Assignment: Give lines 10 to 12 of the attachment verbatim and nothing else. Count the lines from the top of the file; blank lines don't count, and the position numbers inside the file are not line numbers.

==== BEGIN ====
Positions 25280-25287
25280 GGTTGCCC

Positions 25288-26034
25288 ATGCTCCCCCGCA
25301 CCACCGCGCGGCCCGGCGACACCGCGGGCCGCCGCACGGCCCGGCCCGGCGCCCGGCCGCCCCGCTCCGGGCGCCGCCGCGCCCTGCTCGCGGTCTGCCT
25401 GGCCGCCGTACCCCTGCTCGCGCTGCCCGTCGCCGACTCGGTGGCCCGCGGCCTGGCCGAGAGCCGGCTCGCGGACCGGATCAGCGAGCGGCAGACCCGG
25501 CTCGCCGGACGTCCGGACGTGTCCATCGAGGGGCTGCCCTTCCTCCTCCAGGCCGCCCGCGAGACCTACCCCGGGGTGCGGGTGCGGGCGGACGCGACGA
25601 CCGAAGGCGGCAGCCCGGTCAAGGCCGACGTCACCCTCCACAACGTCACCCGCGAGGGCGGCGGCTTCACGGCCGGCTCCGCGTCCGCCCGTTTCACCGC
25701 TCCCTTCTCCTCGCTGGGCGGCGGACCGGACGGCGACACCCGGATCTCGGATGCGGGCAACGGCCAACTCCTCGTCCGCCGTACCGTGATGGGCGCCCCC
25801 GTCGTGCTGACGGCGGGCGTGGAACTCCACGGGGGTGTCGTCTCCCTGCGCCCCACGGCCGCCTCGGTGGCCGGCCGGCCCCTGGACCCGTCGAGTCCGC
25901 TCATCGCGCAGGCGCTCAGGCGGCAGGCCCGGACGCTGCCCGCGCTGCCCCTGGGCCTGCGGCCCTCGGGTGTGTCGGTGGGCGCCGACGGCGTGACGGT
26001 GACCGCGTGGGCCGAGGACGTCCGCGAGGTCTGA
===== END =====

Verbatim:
25801 GTCGTGCTGACGGCGGGCGTGGAACTCCACGGGGGTGTCGTCTCCCTGCGCCCCACGGCCGCCTCGGTGGCCGGCCGGCCCCTGGACCCGTCGAGTCCGC
25901 TCATCGCGCAGGCGCTCAGGCGGCAGGCCCGGACGCTGCCCGCGCTGCCCCTGGGCCTGCGGCCCTCGGGTGTGTCGGTGGGCGCCGACGGCGTGACGGT
26001 GACCGCGTGGGCCGAGGACGTCCGCGAGGTCTGA